Hollywood Comes Home
The economic depression has proven a serious crisis for major film studios and in its wake Hollywood stars are flocking to Broadway to renew their acting careers.
The economic depression has proven a serious crisis for major film studios and in its wake Hollywood stars are flocking to Broadway to renew their acting careers. "New Yorkers will not need to go to their nearest multiplex cinema to catch the latest performances by stars such as Denzel Washington, Scarlett Johansson or Christopher Walken. Instead, they will soon be able to see some of Hollywood's A-list in the flesh. A flock of famous movie talent has swapped the sunshine and glamour of making films in Los Angeles for the more artistically rigorous demands of New York's theatre world. Washington is starring in a new revival of Fences, a play by American writer August Wilson, which opens next month. Johansson and Liev Schreiber are already starring in Arthur Miller's A View from the Bridge. Walken's performance as a deranged killer in Martin McDonagh's new play, A Behanding in Spokane, is also drawing in big crowds. Other current or recent big names appearing on stage include Laura Linney, Daniel Craig, Hugh Jackman and Jude Law. Many Hollywood stars claim that appearing on stage represents a purer form of acting than celluloid and boosts their credibility as thespians, not mere film stars."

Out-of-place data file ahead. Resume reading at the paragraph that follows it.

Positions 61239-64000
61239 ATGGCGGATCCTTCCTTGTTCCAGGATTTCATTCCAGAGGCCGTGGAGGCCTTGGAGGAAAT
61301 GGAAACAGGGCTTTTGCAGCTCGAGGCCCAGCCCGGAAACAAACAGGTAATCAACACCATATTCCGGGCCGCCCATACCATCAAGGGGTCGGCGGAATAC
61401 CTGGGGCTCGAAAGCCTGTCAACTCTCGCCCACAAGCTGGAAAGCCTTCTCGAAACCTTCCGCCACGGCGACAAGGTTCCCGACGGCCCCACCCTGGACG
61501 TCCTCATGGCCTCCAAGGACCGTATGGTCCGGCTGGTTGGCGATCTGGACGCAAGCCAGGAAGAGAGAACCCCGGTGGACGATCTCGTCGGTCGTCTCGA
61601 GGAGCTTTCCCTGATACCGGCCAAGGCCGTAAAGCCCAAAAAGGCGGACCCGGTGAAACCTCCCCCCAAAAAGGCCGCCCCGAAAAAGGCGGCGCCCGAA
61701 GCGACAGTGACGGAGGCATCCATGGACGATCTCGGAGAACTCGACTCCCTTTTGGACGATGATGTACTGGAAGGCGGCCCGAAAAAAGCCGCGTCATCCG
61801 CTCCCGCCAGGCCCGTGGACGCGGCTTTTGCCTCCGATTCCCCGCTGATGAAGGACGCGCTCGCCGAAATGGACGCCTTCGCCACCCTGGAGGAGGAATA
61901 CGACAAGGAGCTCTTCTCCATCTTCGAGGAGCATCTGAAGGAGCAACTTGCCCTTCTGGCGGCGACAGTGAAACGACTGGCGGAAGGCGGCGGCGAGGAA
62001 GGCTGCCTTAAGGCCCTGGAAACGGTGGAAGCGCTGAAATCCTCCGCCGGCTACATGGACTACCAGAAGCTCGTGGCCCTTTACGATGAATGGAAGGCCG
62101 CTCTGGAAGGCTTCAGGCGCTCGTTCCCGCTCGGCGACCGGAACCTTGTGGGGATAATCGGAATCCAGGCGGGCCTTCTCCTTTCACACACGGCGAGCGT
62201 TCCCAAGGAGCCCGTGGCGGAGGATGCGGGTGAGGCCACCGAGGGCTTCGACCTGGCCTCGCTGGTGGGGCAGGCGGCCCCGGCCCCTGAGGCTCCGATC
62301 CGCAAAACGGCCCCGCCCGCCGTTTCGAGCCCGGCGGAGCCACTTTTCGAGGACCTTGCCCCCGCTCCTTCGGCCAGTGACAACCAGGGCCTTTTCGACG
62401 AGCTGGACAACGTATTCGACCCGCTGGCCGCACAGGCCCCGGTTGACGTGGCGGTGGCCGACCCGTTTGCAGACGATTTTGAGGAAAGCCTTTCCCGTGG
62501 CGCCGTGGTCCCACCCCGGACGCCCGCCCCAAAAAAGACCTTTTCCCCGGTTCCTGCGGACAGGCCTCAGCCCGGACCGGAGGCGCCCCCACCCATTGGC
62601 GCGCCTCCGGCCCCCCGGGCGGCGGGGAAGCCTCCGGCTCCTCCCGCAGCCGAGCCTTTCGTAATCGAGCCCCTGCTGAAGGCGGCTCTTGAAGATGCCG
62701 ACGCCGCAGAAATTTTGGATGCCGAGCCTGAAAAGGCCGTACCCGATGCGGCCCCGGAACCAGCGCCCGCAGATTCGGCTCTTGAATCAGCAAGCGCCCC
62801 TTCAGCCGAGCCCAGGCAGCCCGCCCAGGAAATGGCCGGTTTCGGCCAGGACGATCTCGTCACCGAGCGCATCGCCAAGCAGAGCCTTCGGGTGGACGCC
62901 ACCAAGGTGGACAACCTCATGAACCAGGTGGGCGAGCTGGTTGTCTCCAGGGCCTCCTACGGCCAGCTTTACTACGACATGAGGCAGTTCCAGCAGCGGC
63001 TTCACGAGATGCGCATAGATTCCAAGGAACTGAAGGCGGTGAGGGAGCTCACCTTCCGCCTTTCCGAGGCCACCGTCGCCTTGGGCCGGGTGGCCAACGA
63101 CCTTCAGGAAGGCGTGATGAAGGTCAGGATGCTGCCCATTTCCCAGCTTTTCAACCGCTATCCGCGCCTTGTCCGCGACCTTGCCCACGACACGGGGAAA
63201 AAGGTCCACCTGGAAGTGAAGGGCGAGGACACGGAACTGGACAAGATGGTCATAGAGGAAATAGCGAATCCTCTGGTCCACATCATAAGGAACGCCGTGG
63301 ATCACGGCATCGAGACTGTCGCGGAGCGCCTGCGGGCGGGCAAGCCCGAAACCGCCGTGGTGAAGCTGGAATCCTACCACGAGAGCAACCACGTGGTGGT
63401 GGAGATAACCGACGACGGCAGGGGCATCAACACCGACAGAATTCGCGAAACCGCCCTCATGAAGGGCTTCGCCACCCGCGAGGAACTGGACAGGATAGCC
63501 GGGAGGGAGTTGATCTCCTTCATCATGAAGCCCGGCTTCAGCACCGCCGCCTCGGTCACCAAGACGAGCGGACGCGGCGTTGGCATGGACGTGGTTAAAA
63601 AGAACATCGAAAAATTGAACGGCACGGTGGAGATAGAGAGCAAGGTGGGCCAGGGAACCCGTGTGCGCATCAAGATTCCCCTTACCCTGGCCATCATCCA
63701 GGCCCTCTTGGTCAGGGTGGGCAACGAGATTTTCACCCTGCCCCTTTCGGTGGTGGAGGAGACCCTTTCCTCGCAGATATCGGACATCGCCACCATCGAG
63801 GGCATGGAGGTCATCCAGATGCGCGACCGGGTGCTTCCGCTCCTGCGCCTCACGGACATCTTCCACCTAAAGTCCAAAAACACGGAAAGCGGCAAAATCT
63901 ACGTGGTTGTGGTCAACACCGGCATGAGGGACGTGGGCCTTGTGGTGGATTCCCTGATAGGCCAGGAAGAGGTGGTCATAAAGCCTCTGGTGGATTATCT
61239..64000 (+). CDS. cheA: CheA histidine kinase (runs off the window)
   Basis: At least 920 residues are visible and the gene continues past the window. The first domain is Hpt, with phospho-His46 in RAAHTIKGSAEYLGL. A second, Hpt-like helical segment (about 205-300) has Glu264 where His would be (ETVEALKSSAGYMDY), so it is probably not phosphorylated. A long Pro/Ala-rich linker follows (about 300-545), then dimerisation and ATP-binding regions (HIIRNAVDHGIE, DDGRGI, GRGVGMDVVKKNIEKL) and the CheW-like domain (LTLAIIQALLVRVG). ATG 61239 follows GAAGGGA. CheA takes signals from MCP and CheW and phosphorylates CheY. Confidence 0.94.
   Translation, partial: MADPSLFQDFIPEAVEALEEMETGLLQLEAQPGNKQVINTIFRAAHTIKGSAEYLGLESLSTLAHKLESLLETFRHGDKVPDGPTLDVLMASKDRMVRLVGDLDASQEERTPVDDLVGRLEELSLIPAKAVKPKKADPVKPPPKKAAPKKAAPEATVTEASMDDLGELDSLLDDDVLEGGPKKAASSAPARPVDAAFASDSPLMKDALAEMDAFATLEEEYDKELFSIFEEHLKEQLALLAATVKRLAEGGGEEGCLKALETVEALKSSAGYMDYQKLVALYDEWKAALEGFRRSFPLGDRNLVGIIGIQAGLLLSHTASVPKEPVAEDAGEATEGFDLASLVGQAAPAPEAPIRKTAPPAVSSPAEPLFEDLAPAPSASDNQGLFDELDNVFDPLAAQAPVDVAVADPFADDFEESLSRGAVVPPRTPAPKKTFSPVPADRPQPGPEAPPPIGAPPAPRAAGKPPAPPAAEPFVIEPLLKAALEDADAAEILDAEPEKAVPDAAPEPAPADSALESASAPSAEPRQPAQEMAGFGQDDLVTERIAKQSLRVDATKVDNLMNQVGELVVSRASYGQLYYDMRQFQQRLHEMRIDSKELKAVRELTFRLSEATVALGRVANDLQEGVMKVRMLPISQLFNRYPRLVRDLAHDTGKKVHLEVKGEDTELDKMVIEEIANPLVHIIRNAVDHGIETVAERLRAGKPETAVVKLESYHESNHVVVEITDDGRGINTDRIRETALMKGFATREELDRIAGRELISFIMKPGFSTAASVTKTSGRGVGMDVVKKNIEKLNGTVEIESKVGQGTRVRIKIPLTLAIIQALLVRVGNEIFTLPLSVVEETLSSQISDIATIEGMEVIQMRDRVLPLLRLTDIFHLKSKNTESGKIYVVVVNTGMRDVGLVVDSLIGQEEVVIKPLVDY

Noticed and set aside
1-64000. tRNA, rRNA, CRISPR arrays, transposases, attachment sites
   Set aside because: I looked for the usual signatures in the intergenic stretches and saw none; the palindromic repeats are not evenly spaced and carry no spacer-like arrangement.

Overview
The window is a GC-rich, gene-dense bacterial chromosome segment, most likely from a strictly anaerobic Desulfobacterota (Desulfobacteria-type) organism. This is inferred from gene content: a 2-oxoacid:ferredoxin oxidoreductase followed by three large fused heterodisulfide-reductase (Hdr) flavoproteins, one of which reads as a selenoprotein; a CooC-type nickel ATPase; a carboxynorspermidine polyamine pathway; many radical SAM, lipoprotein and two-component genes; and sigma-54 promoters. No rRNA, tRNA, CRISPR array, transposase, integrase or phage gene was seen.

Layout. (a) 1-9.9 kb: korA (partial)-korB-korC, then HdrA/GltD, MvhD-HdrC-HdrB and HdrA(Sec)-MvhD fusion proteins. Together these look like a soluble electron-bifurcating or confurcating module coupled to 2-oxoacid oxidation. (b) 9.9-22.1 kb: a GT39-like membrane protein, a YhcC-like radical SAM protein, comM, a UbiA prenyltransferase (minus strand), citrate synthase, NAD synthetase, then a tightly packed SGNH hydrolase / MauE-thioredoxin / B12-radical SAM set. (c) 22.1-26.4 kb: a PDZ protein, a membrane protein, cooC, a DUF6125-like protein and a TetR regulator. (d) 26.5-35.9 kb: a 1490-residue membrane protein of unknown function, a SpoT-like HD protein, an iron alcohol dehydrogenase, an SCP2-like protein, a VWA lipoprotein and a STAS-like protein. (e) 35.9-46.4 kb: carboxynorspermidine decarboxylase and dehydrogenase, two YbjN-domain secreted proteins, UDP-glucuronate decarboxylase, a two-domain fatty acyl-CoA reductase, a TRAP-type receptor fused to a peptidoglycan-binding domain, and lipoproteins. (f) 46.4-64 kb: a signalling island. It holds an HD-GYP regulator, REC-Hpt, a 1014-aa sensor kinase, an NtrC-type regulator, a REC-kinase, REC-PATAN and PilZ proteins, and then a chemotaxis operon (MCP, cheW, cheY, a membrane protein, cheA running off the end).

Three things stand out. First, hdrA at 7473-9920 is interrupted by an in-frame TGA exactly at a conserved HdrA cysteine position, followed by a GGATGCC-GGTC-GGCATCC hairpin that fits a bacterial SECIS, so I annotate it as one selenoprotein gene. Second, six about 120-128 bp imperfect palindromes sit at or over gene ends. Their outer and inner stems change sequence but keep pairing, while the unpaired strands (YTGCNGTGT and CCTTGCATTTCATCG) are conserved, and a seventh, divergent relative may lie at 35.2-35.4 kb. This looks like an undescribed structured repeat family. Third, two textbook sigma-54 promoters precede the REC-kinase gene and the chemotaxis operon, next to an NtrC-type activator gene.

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The Oxfam report prompted Anand Giridharadas to tweet: "Don't be Pinkered into everything's-getting-better complacency."
- A new report by Oxfam argues that wealth inequality is causing poverty and misery around the world.
- In the last year, the world's billionaires saw their wealth increase by 12%, while the poorest 3.8 billion people on the planet lost 11% of their wealth.
- The report prompted Anand Giridharadas to tweet: "Don't be Pinkered into everything's-getting-better complacency." We explain what Steven Pinker's got to do with it.
Moans, groans, and gripes release stress hormones in the brain.
Could you give up complaining for a whole month? That's the crux of this interesting piece by Jessica Hullinger over at Fast Company. Hullinger explores the reasons why humans are so predisposed to griping and why, despite these predispositions, we should all try to complain less. As for no complaining for a month, that was the goal for people enrolled in the Complaint Restraint project.
Participants sought to go the entirety of February without so much as a moan, groan, or bellyache.
- Facebook and Google began as companies with supposedly noble purposes.
- Creating a more connected world and indexing the world's information: what could be better than that?
- But pressure to return value to shareholders came at the expense of their own users.
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